But basically – when you look at the people we were living with… we didn’t look… to fit in. and unfortunately, people will let you know about that – sadly. And I’m being blunt about that, but it is reality.

So, you can imagine as a 10/11 year old kid, I’m frustrated, I’m angry and I’m questioning the motives to come to Ireland. Dad painted it as a great place. But in those early years I didn’t experience that great place.

I used to pray that dad brought us over and there was a return ticket and one day he’d pull it out and say ‘Look, we’re going back to Sydney’. I prayed for the first Christmas, the second Christmas and the third Christmas, but there was no return ticket.

There are a lot of things that our parents decide for us and, when I look back to that time, I wouldn’t agree with 99% of them. But unfortunately when you’re a young kid growing up, you (hope) they made the right choices.

But there’s one decision that the parents made that I will forever be grateful for and it changed my life in Ireland. That was to get involved in sport. My dad enrolled me in the local GAA club – Na Piarsaigh.

To give you an idea of where I grew up in Cork city, people liken it to Beirut or Nicaragua. It’s a tough, gritty area, but I love it. I love the area. I don’t live there, but I go coaching there because I love it. I go through the gates of the GAA club and it’s like – when you watch the ‘Chronicles of Narnia’ and they go through a wardrobe and it opens up a whole new world for them. Well, that’s what Na Piarsaigh hurling and football club did for me.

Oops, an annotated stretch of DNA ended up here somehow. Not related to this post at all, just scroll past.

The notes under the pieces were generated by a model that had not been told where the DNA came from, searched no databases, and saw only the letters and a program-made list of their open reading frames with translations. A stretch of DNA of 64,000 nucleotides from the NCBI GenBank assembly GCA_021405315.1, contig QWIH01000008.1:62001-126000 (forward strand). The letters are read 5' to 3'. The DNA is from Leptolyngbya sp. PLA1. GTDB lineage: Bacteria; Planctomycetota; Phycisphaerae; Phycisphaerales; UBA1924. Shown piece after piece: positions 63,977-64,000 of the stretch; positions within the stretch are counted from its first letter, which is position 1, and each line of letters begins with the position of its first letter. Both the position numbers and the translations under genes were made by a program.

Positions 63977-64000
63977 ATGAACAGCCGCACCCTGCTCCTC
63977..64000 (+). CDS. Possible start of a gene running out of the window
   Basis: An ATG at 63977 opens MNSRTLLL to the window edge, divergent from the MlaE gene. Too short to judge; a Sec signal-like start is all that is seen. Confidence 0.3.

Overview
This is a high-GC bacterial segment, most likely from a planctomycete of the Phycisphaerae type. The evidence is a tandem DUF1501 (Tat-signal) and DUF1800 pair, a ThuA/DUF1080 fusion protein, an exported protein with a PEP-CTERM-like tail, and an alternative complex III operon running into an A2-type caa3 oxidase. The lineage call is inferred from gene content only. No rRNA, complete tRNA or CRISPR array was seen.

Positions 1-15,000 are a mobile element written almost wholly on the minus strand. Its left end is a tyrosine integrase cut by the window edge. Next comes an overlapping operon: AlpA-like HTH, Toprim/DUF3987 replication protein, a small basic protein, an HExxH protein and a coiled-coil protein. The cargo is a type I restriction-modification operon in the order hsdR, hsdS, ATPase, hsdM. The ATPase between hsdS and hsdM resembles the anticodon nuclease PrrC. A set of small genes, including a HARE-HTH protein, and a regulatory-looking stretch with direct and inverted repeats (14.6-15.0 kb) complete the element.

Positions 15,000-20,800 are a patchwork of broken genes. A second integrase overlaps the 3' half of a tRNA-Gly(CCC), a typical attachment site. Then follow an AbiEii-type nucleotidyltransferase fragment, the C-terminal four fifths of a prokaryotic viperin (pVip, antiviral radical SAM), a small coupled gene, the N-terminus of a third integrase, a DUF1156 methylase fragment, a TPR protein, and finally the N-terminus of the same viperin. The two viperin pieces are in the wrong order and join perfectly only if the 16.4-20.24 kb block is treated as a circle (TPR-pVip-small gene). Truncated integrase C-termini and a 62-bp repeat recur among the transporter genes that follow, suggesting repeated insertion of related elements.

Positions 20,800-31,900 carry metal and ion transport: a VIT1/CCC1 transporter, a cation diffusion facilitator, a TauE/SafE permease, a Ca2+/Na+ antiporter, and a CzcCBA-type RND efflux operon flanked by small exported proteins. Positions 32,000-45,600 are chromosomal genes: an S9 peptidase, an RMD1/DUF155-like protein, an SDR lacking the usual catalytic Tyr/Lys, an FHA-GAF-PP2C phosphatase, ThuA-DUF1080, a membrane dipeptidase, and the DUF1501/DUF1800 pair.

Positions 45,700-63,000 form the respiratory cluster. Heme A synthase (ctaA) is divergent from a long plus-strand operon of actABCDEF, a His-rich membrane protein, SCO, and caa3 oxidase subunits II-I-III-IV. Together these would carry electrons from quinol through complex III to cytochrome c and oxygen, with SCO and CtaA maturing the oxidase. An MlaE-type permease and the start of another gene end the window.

Did I see huge changes overnight?

Absolutely not, but incrementally; the more times I went through the GAA gates I started to see the barriers stripping off one by one.

It was there I made my first best friends. I still keep in contact with three of them to this day – great buddies.

At that stage, I began to see the value of being part of a team sport and everyone rowing together and having the same common goal. In other facets of my life I don’t see that same powerful bond as you get in team sport.

(Seán Óg took that moment to single out GAA football All-Star Cora Staunton who was in the audience):

I’m honoured and exalted to be in Cora Staunton’s presence. What a legend! You should be up here talking, not me – I’m an also ran (by comparison). Cora would tell you about the powerful bond a team can make.

People in the club start calling you by your first name. They know your address. They started to know where my parents – my mum was from. All of that builds up self-esteem. They made me feel welcome.

I started to kinda feel, ‘Yeah, I belong here’.

The greatest kick I got was the local community support after games. You’d be clapped off by supporters whether you won or lost and they’d pat you on the back and say ‘Thanks for the effort’

And – as a young kid who grew up with a half-Fijian background who was trying to look for a place, that was powerful for me.

Now, when I look back, what the GAA club did for me is summed up in what the greatest human need is – to be loved. That’s what being involved in a sporting organisation – in my case it was a GAA club – gave me. Over the years – you got that love, you were appreciated and the more you got it the more you wanted to give it back.